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Archbasilica of St John Lateran

Archbasilica of St. John Lateran, Rome
Archbasilica of St John Lateran, Rome / Jean-Pierre Dalbéra, Wikimedia Commons / CC BY 2.0

WorldBlue  In short

There is only one archbasilica in the world – Archbasilica of St John Lateran. This could be the most important church in the world, at least for the Catholic Church – although not far from it is the better known and more imposing St. Peter’s Basilica.

Lateran Basilica though is much, much older and has a history unrivaled by any other church in the world.

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GPS coordinates
41.8859 N 12.5058 E
Location, address
Europe, Italy, Lazio, centre of Rome, Piazza di S. Giovanni in Laterano, 4
Full name
The Sacrosanct Papal Cathedral Greater Roman Archbasilica of the Holy Saviour and the Saints John the Baptist and John the Evangelist at the Lateran, the Mother and Head of all the Churches of the City and the World
Name in Italian
Basilica di San Giovanni in Laterano
Alternate names
Lateran Basilica, Papal Archbasilica of St. John Lateran, St. John Lateran, Archbasilica
UNESCO World Heritage status
Part of "Historic Centre of Rome, the Properties of the Holy See in that City Enjoying Extraterritorial Rights and San Paolo Fuori le Mura", 1980, No.91
Architectural style
Baroque, Neo-Classicism
Architect
Francesco Borromini (current interior), Alessandro Galilei (current facade)
Year of construction
Around 312 – 1735
Branch of Christianity
Catholics

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WorldYellow In detail

Status of Archbasilica of St John Lateran

Interior of the Archbasilica of St John Lateran, Rome
Interior of the Archbasilica of St John Lateran, Rome / Tango7174, Wikimedia Commons / CC BY-SA 4.0

There are four papal major basilicas – all in Rome. The oldest and the highest-ranking of them all (and each of these buildings is very special!) is Archbasilica of St. John Lateran. No other Catholic church in the world is as important, even the St. Peter’s Basilica.

Archbasilica is the seat of the pope and the cathedral church of Rome. It has extraterritorial status from Italy as a property of the Holy See.

This is the oldest public church in Rome and the ecumenical mother church of Catholics.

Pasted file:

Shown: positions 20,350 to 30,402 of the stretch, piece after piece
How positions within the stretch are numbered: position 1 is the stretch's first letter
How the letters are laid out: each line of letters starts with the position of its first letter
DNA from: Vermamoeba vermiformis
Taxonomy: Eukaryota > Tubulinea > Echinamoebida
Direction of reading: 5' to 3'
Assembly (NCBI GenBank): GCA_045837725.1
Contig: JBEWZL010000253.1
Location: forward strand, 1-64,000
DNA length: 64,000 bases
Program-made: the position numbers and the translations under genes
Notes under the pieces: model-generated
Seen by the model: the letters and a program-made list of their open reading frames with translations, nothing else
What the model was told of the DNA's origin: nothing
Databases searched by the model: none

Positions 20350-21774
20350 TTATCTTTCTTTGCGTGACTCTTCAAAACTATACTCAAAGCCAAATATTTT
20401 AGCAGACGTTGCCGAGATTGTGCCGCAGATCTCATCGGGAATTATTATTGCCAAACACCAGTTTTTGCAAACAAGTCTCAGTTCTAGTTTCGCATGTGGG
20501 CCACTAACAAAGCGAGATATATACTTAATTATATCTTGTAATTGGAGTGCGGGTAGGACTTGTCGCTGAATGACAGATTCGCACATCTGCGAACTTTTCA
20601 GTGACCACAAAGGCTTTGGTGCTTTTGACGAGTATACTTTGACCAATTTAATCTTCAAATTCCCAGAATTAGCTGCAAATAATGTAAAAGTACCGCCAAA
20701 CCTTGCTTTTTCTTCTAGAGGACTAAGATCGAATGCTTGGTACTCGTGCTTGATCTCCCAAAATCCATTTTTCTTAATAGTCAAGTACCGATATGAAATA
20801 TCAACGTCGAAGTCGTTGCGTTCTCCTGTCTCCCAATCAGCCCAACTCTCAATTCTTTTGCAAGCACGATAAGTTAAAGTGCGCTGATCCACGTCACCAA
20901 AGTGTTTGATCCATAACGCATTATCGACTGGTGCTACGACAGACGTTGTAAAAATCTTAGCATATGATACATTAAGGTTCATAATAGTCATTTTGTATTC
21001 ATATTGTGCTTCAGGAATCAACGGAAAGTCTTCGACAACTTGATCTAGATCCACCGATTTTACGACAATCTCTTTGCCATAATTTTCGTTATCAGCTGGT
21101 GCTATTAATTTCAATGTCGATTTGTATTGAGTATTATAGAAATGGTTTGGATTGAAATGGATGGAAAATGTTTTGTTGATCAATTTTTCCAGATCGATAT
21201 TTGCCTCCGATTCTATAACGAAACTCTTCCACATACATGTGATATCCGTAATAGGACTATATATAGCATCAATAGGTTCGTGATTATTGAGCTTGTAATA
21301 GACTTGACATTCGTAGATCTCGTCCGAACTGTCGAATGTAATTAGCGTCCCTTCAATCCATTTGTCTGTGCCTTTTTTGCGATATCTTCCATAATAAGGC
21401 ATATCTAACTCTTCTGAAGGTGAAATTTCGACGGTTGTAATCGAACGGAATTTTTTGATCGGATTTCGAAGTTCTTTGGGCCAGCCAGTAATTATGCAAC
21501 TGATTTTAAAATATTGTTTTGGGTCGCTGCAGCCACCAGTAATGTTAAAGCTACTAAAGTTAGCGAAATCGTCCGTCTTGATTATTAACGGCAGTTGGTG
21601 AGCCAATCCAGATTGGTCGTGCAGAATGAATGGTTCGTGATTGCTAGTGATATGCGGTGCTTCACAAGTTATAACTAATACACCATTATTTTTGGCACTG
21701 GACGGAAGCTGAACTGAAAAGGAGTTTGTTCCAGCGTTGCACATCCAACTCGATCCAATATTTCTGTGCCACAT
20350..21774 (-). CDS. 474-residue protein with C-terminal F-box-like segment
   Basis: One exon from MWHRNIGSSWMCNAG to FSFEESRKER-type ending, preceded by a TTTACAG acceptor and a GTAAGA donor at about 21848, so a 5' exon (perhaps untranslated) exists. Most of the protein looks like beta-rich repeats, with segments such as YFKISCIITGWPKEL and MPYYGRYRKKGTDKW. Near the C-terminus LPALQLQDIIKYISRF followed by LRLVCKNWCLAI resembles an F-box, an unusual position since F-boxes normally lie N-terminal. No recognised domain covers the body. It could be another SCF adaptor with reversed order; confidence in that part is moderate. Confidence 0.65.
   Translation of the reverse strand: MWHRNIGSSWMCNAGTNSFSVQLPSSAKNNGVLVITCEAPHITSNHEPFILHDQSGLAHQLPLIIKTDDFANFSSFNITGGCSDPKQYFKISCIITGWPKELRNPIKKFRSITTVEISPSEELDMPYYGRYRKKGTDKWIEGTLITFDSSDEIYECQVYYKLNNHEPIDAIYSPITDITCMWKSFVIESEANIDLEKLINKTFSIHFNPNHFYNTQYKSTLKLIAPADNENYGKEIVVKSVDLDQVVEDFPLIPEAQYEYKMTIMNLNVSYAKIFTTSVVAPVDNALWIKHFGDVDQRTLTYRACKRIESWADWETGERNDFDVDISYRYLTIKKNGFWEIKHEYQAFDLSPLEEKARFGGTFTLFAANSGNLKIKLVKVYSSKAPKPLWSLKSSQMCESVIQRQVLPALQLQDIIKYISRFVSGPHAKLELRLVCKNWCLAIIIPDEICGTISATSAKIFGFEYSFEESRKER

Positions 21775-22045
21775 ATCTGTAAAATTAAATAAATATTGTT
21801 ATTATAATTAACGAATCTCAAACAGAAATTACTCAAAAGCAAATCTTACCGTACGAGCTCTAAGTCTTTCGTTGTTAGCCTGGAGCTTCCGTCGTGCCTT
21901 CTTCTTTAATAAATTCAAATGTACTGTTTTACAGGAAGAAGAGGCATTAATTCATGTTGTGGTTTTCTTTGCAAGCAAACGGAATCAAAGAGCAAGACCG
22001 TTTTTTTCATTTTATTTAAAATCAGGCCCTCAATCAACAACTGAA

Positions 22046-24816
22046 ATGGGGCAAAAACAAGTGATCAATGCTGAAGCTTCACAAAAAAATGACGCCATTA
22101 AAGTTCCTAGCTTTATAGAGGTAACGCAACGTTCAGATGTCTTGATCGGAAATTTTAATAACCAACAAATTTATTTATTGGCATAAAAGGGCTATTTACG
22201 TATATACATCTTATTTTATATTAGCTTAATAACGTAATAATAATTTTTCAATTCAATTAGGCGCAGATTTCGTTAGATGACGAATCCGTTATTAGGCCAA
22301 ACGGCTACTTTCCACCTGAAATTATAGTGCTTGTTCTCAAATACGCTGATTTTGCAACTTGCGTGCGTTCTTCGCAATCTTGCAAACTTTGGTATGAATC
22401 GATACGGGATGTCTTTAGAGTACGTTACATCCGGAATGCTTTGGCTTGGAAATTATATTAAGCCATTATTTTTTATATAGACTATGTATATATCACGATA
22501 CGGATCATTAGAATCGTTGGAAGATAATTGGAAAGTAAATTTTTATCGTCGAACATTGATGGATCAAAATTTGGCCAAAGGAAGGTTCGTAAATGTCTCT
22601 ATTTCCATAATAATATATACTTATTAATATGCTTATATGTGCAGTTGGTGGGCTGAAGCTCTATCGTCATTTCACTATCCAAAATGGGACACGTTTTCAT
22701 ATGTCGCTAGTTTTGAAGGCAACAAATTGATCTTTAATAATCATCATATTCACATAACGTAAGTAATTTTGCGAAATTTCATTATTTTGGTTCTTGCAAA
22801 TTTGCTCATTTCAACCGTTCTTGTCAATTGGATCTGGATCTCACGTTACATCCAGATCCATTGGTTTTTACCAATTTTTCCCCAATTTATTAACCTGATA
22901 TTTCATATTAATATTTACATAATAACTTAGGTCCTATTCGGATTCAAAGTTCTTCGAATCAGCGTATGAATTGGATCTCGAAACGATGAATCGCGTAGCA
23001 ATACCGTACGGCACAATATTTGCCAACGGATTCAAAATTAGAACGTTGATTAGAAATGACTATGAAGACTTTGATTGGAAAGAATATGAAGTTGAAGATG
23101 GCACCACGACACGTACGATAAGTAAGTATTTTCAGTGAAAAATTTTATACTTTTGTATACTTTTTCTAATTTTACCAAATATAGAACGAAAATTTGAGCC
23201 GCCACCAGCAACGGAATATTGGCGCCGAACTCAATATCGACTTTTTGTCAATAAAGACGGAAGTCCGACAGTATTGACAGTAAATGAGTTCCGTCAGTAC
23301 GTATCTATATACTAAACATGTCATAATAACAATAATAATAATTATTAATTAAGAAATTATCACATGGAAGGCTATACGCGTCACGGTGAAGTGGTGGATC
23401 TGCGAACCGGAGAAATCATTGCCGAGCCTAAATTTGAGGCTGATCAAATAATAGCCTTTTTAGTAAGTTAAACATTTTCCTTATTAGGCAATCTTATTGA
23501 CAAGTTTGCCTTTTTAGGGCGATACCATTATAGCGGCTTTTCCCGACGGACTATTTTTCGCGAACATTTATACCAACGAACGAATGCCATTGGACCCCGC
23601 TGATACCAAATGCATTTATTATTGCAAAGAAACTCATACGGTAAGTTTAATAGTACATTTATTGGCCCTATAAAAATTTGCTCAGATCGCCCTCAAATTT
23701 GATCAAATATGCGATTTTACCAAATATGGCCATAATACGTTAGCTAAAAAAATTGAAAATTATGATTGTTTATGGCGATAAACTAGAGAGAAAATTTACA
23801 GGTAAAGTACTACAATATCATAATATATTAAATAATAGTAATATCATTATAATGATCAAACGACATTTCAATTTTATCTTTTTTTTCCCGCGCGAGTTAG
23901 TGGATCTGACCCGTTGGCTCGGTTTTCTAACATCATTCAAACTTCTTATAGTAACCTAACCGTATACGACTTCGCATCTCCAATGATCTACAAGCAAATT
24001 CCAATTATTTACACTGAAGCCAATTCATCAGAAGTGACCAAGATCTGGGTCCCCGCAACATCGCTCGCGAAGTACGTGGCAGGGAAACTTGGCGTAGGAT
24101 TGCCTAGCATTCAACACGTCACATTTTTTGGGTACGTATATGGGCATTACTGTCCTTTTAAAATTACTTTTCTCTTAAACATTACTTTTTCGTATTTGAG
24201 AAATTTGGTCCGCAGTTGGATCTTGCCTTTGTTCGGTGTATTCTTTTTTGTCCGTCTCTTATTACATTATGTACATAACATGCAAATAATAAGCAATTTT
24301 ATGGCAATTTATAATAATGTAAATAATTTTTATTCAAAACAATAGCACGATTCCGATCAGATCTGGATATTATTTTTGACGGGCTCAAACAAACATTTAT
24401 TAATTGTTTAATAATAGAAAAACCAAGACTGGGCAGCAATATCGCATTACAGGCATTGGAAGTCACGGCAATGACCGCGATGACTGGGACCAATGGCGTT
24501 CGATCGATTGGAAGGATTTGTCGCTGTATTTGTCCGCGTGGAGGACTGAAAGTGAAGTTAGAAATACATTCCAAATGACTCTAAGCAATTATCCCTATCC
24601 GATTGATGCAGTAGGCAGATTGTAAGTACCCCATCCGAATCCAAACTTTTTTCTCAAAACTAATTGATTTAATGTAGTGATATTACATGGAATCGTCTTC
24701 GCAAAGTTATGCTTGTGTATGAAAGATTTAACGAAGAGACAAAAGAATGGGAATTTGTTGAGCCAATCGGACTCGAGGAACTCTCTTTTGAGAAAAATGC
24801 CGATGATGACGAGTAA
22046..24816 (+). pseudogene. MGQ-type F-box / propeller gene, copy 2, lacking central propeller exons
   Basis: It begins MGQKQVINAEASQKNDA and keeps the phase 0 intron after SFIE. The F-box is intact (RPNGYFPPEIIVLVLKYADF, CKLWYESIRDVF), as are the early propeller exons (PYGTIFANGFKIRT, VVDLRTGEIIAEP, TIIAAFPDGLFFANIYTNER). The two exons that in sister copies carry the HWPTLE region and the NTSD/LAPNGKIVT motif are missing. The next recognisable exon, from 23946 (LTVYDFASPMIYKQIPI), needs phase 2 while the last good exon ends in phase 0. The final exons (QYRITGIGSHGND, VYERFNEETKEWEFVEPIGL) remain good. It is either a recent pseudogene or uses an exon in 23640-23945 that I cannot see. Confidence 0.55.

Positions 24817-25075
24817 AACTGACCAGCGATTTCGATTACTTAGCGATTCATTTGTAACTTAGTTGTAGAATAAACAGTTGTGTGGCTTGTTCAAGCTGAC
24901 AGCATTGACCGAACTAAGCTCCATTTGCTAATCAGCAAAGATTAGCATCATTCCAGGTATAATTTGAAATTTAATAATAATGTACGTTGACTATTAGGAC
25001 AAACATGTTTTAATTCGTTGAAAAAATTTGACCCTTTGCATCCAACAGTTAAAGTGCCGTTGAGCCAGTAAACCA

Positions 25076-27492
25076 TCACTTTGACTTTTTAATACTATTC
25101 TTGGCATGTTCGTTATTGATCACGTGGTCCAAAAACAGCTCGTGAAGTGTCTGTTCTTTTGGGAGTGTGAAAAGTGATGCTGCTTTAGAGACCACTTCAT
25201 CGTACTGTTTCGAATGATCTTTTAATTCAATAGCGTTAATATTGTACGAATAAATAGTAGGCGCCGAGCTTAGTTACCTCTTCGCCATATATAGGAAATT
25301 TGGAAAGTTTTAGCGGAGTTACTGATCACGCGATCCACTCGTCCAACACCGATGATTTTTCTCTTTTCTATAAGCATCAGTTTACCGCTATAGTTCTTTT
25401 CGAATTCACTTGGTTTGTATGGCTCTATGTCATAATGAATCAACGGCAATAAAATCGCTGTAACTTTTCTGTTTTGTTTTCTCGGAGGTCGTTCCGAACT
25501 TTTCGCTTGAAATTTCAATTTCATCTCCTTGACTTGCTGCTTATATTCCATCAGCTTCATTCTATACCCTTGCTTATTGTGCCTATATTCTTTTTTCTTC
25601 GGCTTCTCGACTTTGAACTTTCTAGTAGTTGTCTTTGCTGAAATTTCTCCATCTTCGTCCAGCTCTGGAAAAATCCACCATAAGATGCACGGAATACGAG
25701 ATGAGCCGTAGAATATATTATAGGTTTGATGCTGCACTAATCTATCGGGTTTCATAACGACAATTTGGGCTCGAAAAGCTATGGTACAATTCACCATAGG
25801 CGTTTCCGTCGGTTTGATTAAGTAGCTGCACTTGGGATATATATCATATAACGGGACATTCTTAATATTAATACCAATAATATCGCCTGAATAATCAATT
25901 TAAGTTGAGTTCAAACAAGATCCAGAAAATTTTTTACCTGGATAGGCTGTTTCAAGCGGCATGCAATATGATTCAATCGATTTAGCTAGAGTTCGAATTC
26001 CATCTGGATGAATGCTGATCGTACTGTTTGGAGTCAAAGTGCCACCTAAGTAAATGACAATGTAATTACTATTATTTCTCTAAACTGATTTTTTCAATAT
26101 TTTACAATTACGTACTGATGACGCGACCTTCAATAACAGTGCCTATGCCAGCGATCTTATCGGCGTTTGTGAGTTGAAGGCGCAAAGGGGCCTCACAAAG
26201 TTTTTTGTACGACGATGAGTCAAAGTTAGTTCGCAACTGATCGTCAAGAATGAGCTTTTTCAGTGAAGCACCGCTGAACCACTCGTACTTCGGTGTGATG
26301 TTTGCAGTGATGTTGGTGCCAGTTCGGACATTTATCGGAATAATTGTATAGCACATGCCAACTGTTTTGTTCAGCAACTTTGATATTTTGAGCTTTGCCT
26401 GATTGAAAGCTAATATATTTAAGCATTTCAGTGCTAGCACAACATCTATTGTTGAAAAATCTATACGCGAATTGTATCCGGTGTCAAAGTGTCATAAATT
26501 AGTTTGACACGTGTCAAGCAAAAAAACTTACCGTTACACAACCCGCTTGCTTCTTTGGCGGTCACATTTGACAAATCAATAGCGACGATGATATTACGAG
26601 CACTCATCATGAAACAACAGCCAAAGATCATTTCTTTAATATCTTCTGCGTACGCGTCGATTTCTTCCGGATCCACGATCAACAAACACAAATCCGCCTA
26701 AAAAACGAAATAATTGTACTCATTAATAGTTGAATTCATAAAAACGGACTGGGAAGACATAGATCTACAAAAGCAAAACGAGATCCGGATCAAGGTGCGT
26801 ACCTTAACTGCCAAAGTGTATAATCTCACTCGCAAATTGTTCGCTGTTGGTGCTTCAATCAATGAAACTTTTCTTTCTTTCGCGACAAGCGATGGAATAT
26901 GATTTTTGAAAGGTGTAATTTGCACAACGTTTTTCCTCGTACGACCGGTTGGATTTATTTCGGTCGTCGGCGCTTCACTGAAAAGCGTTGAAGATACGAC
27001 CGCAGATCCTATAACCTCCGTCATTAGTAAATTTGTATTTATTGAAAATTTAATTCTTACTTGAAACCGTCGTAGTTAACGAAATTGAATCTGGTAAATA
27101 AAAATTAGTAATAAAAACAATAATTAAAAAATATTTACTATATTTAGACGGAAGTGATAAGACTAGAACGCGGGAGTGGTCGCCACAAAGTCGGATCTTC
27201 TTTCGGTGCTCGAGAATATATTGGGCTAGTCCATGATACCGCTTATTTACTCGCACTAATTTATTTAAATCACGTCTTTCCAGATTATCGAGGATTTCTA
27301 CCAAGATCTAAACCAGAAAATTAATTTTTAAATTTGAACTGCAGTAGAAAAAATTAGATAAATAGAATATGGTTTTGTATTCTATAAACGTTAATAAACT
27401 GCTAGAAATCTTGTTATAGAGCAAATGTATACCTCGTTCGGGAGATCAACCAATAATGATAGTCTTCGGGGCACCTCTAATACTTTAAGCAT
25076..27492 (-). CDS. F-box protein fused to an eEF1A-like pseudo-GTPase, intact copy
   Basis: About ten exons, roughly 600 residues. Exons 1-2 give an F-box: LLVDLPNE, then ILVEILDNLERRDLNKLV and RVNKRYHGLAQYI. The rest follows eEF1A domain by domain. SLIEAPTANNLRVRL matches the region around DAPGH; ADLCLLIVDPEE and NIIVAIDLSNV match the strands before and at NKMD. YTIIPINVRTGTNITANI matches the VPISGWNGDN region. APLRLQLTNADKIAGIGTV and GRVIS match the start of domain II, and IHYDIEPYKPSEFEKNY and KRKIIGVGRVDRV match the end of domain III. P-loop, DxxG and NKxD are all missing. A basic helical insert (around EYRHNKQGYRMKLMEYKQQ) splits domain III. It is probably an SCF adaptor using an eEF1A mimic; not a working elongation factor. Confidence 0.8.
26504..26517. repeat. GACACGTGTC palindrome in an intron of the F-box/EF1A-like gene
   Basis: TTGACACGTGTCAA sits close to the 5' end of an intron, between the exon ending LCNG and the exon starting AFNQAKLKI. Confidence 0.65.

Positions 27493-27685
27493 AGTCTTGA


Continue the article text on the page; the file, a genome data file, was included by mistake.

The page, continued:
The status of this magnificent building is testified both by its history and its embellishments and works of art.

History

Giotto's fresco in Archbasilica of St. John Lateran, Rome
Fresco in Archbasilica of St. John Lateran, Rome / Giotto, 1300, Wikimedia Commons / CC BY 3.0

Many structures in Rome have been built over the older buildings, often using parts of other structures. Thus it is very hard to find out – in which year the construction was started. Lateran Basilica is one of such cases – over the last 2000 years, there existed several structures, each influencing the next one.

The timeline of Lateran Basilica shows – this building is truly unique:

  • Before common era: part of the current land plot taken by Archbasilica belongs to the influential Laterani family and here stood Lateran Palace.
  • 193: in the site of the present basilica in the times of Emperor Septimius Severus was established a Roman fort which was demolished around 312 – but the remnants of this ancient structure still are under the nave of the Archbasilica.
  • 307: the Lateran Palace becomes the property of the Roman Emperor.
  • Around 312: Emperor Constantine orders to build a Christian Basilica at the palace – the first official church building in Rome and one of the oldest in the world. The basilica is dedicated to Christ the Savior.
  • Around 313: land plot donated by Constantine to the Bishop of Rome – the future popes.
  • 314: Bishop Sylvester I (now recognized as pope) starts the rebuilding and extension of the basilica at Lateran Palace. The throne of the bishop – cathedra – becomes a symbol of episcopal authority. As the cathedra of the Bishop of Rome is placed inside the new basilica, it becomes a “cathedral”. Maybe this was not the first official cathedral in the world – there are several more in the Mediterranean area from these times – but it definitely was among the first ones.
  • 410: Archbasilica looted by the Visigoths.
  • 455: Vandals invade Rome and archbasilica is looted. Before this, the building was splendid and filled with valuables – it had a nickname “Golden Basilica” (Basilica Aurea).
  • Around 460: Archbasilica is restored.
  • 896: Archbasilica almost totally destroyed by an earthquake. The new basilica is built in the same dimensions as the previous.
  • 904-911: Archbasilica rebuilt, rededicated to St. John the Baptist by Pope Sergius III.
  • 1144: pope Lucius II dedicated the Archbasilica to John the Evangelist. Nevertheless Christ the Savior still is the primary patron of archbasilica.